My column from Nov. 28, 2008.
grand career ambition as a high school freshman was to be a novelist. I
didn’t aspire to write the Great American Novel. Instead, I wanted to
pen mysteries and romance novels. Working as the editor of my high
school newspaper had me considering journalism, but the true allure
there was to be accepted at Northwestern University because I’d become
smitten with its campus. A great writing class in my junior year gave me
a new aspiration - to be a poet.
Reality eventually set in and
family moves and financial constraints had me opting to start my college
career at a community college, with the intention of becoming a high
school English teacher. Then life led me to Michigan Tech, where I
switched majors to technical writing.
After five years of technical
writing and too many months of unemployment in a poor economy, I found
myself working as a reporter.
While I miss the challenges, work
environment, regular hours and nice compensation that came with working
as a technical writer, it wasn’t as fulfilling creatively as writing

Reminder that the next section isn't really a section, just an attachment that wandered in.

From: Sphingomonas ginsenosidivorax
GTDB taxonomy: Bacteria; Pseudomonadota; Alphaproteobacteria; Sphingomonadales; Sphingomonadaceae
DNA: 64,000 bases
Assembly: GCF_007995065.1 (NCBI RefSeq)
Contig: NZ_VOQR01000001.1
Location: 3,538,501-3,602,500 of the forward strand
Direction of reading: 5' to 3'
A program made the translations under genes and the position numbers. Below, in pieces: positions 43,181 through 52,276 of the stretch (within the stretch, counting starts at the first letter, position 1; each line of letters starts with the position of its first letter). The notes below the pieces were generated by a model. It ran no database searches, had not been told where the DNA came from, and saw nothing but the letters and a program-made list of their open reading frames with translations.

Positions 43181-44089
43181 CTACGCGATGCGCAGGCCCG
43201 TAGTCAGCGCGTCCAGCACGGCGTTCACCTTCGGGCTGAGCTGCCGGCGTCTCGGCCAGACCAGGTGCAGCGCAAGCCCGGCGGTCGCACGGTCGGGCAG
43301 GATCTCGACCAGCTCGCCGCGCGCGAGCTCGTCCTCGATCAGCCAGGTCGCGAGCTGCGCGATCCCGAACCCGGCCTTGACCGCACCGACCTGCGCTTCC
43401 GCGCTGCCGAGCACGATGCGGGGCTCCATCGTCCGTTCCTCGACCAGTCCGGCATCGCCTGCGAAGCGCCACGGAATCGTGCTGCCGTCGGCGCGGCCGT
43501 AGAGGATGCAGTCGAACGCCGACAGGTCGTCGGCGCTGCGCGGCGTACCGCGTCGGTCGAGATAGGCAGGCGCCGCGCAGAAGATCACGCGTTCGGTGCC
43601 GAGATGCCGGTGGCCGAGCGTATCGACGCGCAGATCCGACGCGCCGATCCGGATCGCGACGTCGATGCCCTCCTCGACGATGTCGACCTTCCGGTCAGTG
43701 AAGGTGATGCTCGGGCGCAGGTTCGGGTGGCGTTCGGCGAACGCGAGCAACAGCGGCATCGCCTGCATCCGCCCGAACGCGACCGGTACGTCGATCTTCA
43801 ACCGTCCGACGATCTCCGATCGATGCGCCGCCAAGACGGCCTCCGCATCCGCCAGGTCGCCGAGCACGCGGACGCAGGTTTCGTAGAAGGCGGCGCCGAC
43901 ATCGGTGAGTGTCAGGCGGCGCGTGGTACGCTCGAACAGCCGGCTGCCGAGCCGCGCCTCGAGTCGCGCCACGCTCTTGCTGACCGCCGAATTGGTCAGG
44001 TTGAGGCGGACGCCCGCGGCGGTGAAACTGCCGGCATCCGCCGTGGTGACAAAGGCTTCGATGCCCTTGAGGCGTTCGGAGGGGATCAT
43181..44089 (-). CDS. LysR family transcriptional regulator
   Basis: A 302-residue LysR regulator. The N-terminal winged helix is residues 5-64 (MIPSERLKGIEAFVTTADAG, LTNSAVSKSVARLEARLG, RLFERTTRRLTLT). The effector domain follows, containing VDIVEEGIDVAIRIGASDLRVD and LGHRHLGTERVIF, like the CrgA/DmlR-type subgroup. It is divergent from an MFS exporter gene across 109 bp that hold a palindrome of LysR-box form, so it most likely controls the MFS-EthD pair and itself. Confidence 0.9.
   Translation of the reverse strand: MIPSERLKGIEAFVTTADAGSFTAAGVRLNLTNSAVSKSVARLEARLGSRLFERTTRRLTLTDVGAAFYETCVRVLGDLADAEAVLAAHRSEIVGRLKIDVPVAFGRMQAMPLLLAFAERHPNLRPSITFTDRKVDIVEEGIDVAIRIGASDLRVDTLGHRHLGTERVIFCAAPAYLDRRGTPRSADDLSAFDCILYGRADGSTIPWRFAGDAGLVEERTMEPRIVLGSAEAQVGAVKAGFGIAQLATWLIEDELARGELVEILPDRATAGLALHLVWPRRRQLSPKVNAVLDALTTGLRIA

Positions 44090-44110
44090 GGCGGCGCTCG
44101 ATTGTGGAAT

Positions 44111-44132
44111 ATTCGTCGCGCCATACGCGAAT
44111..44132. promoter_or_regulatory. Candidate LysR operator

features stories and this column. And while I worked with some great
people as a technical writer, this job introduces me to people from all
walks of life who allow me to share their stories.
my editor’s dismay, a looming deadline seems to help my writing process
and I tend to cut the deadline pretty close. Writing for work and the
little bit of writing I do for my personal blog soak up most of my
So here I am, five and a half years later, with no burning desire to write fiction.
hoping to tackle a non-fiction project, if I can talk my grandmother
into tracking down a journal my grandfather kept in the late 1930s. My
goal would be get the the journal typeset, and then do some interviews
and research to help learn more about who my grandfather was and a cross
country journey he took to share with the generations of his family
that never had the chance to know him.
What I really miss, though,
is poetry. When I was writing it, it was a form of therapy, but in the
last six years, I’ve probably written one poem. I have countless notes
jotted down when inspiration for a poem struck, from a hike along
waterfalls on the Presque Isle River in the U.P., to a bike ride an an
autumn day through the cemetery near my house. Not one of the notes have
gone beyond scribbles - thought fragments and descriptive words I want
I don’t care if I’m ever a published poet, but it is a
form of self-expression that I miss, to paint a picture with words to
capture a moment so vividly that reading it takes me back there.
There are so many other things to do between motherhood, work and the
vagaries of life and I lack the discipline to take the time for myself.
So the piles of scribbled notes for potential poems grow, cluttering up
my head until the day arrives when I unleash it.